Nanton resident one of Canada’s three hopefuls in women’s barrel racing

At this year’s Calgary Stampede, barrel racer Lindsay Sears of Nanton, Alberta will be a rare breed.

Because of the selection process the Calgary Stampede uses to invite competitors for women’s barrel racing, Sears, along with two more Alberta competitors, Cranna Roberts of Lacombe, AB. and and Nancy Csabay of Taber, AB. will be the only women wearing the maple leaf in the 20-athlete field.

“In my opinion, three Canadians, out of 20 competitors is sad,” Sears said while reflecting on the competition she will be facing on her home soil at this year’s Calgary Stampede Rodeo.

Sears also went on to point out that when she competes in the United States she is generally one of the few Canadians competing against a much larger number of Americans.

Under current Stampede rules, barrel racers are invited based on the following criteria: one spot to the Stampede champion, one spot to the Dodge truck champion, 14 spots based on various types of results on the Women’s Professional Rodeo Association and four spots based on the Canadian Professional Rodeo Association results.

A lack of Canadians heading south to compete in the Women’s Professional Rodeo Association, combined with a rising number of Americans coming north to compete in the Canadian Professional Rodeo Association has lead to the decrease in Canadian talent qualifying for the Stampede

The Calgary Stampede did not respond to interview requests about the selection process at the time of publication.

Obstacles to Success

But the steep competition from the south isn’t going to be the only thing standing in Sears’ way of winning her second Calgary Stampede buckle in six years.
Perhaps the biggest obstacle she faces is trying to win without her No. 1 horse Martha – a 13-year-old sorrel mare, which she has shared most of her success with aboard.

Despite her past victories riding with Martha, Sears isn’t sure it’s worth the risk of running her best horse on the Calgary Stampede’s unpredictable ground after an unfortunate slip injured Martha in last year’s final.

Nanton’s Lindsay Sears rounds a barrel on her No. 1 horse Martha. Sears is still unsure of how much action Martha will see at the Stampede.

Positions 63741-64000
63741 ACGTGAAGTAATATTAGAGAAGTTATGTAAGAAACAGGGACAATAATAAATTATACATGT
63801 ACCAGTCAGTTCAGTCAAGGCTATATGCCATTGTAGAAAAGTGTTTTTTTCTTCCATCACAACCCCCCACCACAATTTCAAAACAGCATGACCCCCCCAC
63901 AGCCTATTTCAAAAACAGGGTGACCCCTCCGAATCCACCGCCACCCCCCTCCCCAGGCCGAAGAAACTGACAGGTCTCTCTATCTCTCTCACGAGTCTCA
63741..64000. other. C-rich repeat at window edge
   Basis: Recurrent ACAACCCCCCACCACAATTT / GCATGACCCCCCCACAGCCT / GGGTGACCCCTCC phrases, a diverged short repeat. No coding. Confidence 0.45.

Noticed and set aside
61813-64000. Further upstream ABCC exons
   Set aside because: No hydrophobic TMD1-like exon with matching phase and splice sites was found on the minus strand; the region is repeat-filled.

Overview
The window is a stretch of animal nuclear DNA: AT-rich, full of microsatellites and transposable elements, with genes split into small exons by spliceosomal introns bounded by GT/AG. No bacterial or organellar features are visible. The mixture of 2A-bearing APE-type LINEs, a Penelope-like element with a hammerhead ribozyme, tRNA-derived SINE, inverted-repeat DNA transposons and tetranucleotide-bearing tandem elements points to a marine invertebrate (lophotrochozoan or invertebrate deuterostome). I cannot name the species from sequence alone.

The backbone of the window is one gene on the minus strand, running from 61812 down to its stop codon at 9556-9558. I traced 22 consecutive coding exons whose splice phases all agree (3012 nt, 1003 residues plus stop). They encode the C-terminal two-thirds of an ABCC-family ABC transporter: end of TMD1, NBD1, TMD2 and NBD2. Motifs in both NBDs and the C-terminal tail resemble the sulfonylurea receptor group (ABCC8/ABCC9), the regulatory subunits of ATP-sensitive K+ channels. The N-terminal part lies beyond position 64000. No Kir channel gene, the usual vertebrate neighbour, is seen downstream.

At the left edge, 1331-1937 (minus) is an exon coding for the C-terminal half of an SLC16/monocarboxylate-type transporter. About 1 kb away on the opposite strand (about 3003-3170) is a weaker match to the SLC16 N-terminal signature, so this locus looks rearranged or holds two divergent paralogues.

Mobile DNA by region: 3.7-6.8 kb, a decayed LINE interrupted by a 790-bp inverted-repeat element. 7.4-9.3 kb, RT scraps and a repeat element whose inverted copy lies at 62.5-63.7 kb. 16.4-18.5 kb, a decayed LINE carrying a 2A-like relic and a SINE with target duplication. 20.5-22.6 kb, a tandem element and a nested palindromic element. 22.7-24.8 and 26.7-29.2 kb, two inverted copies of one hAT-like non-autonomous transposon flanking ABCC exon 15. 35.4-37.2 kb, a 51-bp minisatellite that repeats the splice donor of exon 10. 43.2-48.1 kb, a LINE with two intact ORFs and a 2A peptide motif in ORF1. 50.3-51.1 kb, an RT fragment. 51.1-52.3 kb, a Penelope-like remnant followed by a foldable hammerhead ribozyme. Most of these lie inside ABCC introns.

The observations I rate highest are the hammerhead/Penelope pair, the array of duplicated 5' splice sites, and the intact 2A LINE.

Photo courtesy of Cowboy Images“It really depends on the ground conditions. If they fix the ground and make it decent, then yes, you might see her in Calgary,.” Sears said.

“The least I can do is take the best possible care of her and not put her in a position where it’s going to be risky.”

Sears also began doing embryo work with Martha this past year, and for this reason it generally isn’t good to have her competing regularly – and that is largely why the 2008 Barrel Horse of the Year Award winner hasn’t raced since February, in San Antonio.

The process isn’t a quick one, but one of Martha’s embryos was placed inside a recipient mare in early June and Sears hopes to do some more work on it sometime in July. At that point she will make a decision on whether Martha will race at all this year.

And if all goes well with the embryo work, Sears may have a new No. 1 horse down the road to take the reigns from Martha, which she originally stumbled upon by fluke.

“It wasn’t an accident, but I definitely got very lucky getting a horse like Martha,” Sears reflected.

And as for what has made Martha the horse she is today, that comes down to a couple of things.

One, the many long days Sears put in years ago to teach Martha to run to the left barrel first.

And two, that special attitude toward competition that all great athletes seem to have.

“Horses are just like human athletes; you can have two people who are equally athletic, but one is a better competitor because mentally they’re tougher. Martha just loves to compete is what it boils down to. “

Winning the Stampede again

But even without Martha, one thing that Sears does have in her favour is the unpredictability that the Calgary Stampede offers and the fastest horse going into the event is not always a shoe-in to win.

“Calgary’s a hard rodeo to gauge because of the ground conditions. Calgary in the past has had terrible ground and so it’s really hard to gauge how you’re going to do there. It all depends on how your horse handles the ground in Calgary.”

And that unpredictability certainly gives Sears, the 2008 Calgary Stampede barrel racing champion, a chance during this year’s Stampede no matter what horse she rides with.

You can cheer on Lindsay Sears, Cranna Roberts and Nancy Csabay in women’s barrel racing at the Calgary Stampede on, July 5-14, 2013.

iesplen@cjournal.ca